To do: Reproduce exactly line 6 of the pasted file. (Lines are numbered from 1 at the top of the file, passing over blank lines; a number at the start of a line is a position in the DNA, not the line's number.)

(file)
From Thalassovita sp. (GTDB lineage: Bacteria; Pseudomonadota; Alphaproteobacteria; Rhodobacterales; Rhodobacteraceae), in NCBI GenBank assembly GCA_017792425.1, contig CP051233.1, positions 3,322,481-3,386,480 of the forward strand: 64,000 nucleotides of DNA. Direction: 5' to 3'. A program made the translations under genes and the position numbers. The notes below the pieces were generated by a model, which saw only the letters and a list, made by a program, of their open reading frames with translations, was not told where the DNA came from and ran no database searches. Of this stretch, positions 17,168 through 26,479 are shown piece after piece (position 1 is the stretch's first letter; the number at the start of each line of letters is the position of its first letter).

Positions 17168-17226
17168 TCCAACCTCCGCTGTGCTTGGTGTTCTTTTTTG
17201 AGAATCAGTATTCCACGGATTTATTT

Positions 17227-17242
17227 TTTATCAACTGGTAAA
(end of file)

17227 TTTATCAACTGGTAAA